The Heat

Nothing will sink a buddy comedy faster than poor chemistry between the leads, which can seem unfair if the script is good. But the opposite is also true: a pair of actors with real comic energy, who complement one another and work fluidly as a team, can turn a so-so script into a boisterous fireball of mirth.

It’s that second thing, the boisterous-fireball-of-mirth thing, that “The Heat” turns out to be. The fact that it never deviates from the standard “mismatched cops solve a case” plot formula is almost irrelevant in the face of Sandra Bullock and Melissa McCarthy using their different but compatible comedy skills to razz each other, bust their bosses’ chops, bring down a drug lord, and become BFFs. They embody “girl power” without pandering to a particular audience, and reference the glass ceiling honestly without getting preachy.

They’re also really, really funny. McCarthy is no surprise, especially since she’s reunited with her “Bridesmaids” director, Paul Feig, who seems to have a knack for helping her channel her talents into characters that are brassy and odd but still likable. (For a counter-example, consider “Identity Thief.”) Bullock is more of a revelation. She hasn’t starred in a full-fledged comedy since the one-two butt-punch of “The Proposal” and “All About Steve” in 2009, and she hasn’t starred in a funny comedy since, what, “Two Weeks Notice,” back in 2002? Here she really cuts loose, forsaking all vanity and relishing the chance to go nuts alongside someone who’s more experienced at going nuts and can show her the ropes. By the time the film reaches the inevitable montage of the two women drunkenly bonding in a trashy bar, you’d swear this was the fourth or fifth comedy McCarthy and Bullock had made together, not the first.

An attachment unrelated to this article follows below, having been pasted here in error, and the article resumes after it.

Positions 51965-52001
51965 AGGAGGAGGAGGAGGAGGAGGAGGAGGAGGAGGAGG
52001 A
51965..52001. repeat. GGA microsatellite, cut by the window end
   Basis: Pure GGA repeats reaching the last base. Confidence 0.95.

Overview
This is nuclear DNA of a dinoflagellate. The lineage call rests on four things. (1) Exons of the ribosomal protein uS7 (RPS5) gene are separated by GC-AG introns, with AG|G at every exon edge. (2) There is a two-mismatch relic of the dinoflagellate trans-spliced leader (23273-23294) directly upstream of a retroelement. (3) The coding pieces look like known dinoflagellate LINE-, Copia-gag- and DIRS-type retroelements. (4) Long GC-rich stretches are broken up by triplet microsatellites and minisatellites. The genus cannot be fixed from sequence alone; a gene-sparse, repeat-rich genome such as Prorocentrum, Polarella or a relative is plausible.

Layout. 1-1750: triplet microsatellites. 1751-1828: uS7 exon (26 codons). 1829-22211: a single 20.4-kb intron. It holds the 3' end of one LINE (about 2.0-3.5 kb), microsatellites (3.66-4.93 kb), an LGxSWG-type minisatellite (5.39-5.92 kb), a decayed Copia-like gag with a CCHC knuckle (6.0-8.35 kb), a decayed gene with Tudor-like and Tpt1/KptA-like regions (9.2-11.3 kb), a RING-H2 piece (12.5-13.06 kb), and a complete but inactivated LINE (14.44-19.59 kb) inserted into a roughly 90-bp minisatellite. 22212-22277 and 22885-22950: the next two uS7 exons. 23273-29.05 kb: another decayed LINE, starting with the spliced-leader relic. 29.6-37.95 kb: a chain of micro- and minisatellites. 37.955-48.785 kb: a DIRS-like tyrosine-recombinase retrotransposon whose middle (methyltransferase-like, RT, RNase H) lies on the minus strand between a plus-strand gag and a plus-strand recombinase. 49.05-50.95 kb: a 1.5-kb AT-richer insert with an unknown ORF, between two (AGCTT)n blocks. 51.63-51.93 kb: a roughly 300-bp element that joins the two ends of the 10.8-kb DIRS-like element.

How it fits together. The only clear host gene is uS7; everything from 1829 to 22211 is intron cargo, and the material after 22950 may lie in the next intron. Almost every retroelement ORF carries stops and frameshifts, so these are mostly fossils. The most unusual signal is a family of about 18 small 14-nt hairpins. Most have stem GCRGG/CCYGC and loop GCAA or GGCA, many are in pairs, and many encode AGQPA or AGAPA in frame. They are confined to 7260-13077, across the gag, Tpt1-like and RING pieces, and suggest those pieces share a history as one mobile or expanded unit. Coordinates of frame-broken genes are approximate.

Bullock plays Sarah Ashburn, an uptight FBI agent who’s great at her job but doesn’t get any respect from her colleagues — not because she’s a woman, necessarily, but because she’s a drip. (Being a woman certainly doesn’t help.) She’s sent to Boston to find a brutal new drug lord who’s leaving bodies in his wake but not many clues as to his identity. Though Ashburn prefers to work alone, she finds she needs the local expertise of Boston police detective Shannon Mullins (McCarthy), a sloppy, stringy-haired, foul-mouthed force of nature who looks, from a certain angle, like Meat Loaf.

You know the drill. The screenplay, by Katie Dippold (a “Parks and Recreation” writer and co-producer), though peppered with sharp dialogue, makes no effort to break out of the routine when it comes to characters and story. Ashburn is strictly by-the-book; Mullins is a loose cannon who strikes terror in the hearts of suspects and superior officers alike. They clash, they argue, they make a lot of genital-based insults (just like men!), and gradually they come to rely on each other’s strengths. In solving the case, they butt heads with two DEA agents (Dan Bakkedahl and Taran Killam), follow the usual pattern of false leads, and take down a few lower-level bad guys along the way. Nothing to see here plot-wise, folks. Move along.

But there are several deft comedic touches besides the pairing of Bullock and McCarthy. Mullins’ parents and siblings, all fractious Boston low-lifes, add a certain flavor, and they’re played by the likes of Michael Rapaport, Joey McIntyre (from New Kids on the Block), and Nathan Corddry, with Jane Curtin as Mom. Kaitlin Olson, from “It’s Always Sunny in Philadelphia,” shows up as a Bulgarian drug-supplier. One of the DEA agents is an albino, just to give the ladies something to make fun. There’s a recurring joke about Mullins running into one-night stands who are still infatuated with her, and an admirably loose-limbed scene at a nightclub where Mullins has to teach Ashburn how to dress and act sexy while undercover.

The reason it all works is that despite the raucous vulgarity, it’s never mean-spirited. McCarthy’s size is used for laughs a few times, but indirectly, and in ways that don’t make you feel embarrassed for her. There’s a sense of affection underneath it all. You can tell when performers are genuinely having fun, and it’s loud and clear in “The Heat.”

B+ (1 hr., 57 min.; R, pervasive harsh profanity and vulgarity, some strong violence.)

Originally published Twitch.